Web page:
GreenSpacesTV — June 12, 2010 — Wendy checks in with her friend Steve Richmond at the Seattle Green Festival. He owns a business that removes invasives and restores native plants in their rightful habitat. He was telling people that if they let wild birds eat the berries off invasives like ivy or holly, the birds then poo it in flight and that’s how the seeds spread so rapidly. Save our forests!
Earth Day has been happening for 37 years now and it is more relevant now than it has ever been before. Having grown into an environmentalist over the last 10 years, Earth Day has special meaning to me. Normally I would be out working on a nature project somewhere, or perhaps teaching a workshop. Not this year. This year I was holding an “open house” – at my own residence!
Trading Green Space for Green Design
I recently toured The High Point, a new in-city development taking shape on the former Seattle Housing Authority “ghetto” land that was covered with old WWII housing and low-income tenants. Having been involved in affordable housing issues since becoming a real estate salesperson in 1999, I have closely followed this project, from its conception, to its successful funding, and now into the construction phase. All that remained was actually driving thru the new community and looking at it up close.
It was exactly 10 AM on a Tuesday morning when I happened by the Polygon Homes sales office, which had just opened. Polygon is one of five builders in Phase I of High Point construction (Iused to work for Polygon Management, when they managed apartment communities in the Puget Sound area). I introduced myself to the girl in the sales office (Ulyana) and asked to see a couple of townhomes just to get an idea of interior finishes and quality. I knew High Point was a Built Green (TM) development and had won many awards for its environmentally sensitive design and construction. I was impressed.
When I walked through the 3 bedroom 2.5 bath Dakota townhome, with 2-car garage, bonus room, storage, and laundry on the top floor, I immediately saw the solution for my own private problem. Our house is 10 blocks east and 12 blocks south of High Point. It was built in 1929, remodeled in 1966, sat on a quarter acre of a lot of yard work, and we were living on borrowed time when it came to maintenance issues that were bound to come up with a home the age of ours. Steve’s been working a lot of hours the last few months, and frankly has little interest in home maintenance and upkeep. I’ve been slaving in the yard for years, with a lot of pain for almost the entire 5 years we have lived here – they have been treating me for rheumatoid arthritis for 2 years and some weeks are good and some are bad. And whenever I am just sitting and relaxing I feel as if I should be out working in the yard or gardens.
Doesn’t everyone dream, for just a brief moment, to throw away all the responsibility and go live in a hotel? A brand new townhome in a condominium meant no yardwork, no home repair, and little other responsibility when it comes to work or travel. Oh, it was so tempting.
I mentally moved in. It didn’t take long for Steve to do so, either, and we wrote up an offer at the end of March. I was drawn to the modern, efficient construction and design, finish work, and the proximity to pocket parks, walking trails, and everything else I love about West Seattle. I really loved the idea of no more yard work. All of my friends have asked me but what about your garden? My answer? I will garden in pots. And shop at the farmers market. If I ever got desperate for that much gardening again, I could always get a p-patch later.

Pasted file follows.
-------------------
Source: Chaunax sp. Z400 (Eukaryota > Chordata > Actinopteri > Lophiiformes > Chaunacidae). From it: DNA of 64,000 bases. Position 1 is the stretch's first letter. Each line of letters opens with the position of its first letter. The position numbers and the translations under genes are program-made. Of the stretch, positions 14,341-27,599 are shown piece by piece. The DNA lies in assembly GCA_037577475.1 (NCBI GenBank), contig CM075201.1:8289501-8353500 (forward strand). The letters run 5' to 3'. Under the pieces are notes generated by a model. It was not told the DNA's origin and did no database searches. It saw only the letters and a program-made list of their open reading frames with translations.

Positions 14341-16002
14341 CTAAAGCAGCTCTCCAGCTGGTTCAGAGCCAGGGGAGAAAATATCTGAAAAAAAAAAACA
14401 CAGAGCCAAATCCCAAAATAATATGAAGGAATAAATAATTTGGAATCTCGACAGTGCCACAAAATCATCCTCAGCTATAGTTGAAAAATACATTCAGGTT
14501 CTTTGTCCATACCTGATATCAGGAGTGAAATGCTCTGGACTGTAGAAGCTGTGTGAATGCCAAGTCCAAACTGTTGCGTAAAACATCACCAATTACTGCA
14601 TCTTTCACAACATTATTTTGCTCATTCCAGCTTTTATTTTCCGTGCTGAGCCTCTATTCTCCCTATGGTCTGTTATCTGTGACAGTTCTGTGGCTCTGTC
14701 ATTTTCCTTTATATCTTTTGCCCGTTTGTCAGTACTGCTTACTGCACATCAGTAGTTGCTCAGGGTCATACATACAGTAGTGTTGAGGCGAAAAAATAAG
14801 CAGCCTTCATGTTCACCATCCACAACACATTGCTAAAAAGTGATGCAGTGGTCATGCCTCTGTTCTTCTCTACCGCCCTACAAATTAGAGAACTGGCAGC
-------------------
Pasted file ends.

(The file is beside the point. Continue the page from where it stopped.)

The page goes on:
We received an offer today from a neighbor who also is a developer. He will subdivide our property and build another home here. I will miss my slice of country in the city. We’ve done a lot here, creating a certified backyard wildlife habitat and 5+ year pesticide-free zone. But not really. I am really looking forward to the new place and being part of such a vibrant, worthwhile, mixed-income community. When I am ready for my next volunteer project I am surrounded by opportunities – to work with the elderly, the infirm, or the young. And I will definitely be active with the HOA – both for our immediate condo community and also the master community. Steve is just looking forward to a garage and no more home maintenance.
It is okay to trade green space for green design. We will be reducing our physical footprint, and also contributing to a denser city – which is a big part of saving our big open green spaces…by not participating in suburban sprawl. Both our purchase and the sale of our home to someone who will build here contributes to a denser Seattle. And the development where we are moving to has been built responsibility and with the Longfellow Creek Watershed and Mother Nature in mind. It’s a win-win situation!
Welcome to Green Spaces Real Estate blog. It’s always been my personal and professional interest to figure out ways to live responsibly and greenly within my environment. This blog is really a blank slate where I can write about everything related to life and living – things to do with your dog, good walks to go on, fun parks to visit, innovative and green ideas for the home and garden. I have been serving as a resource for so long on these topics and this blog is a way to finally catalog it all and make it available on a wider scale. If you have suggestions or things you would like me to check out and maybe write about, please let me know! Post a comment. I’d love to hear what you would like to know more about.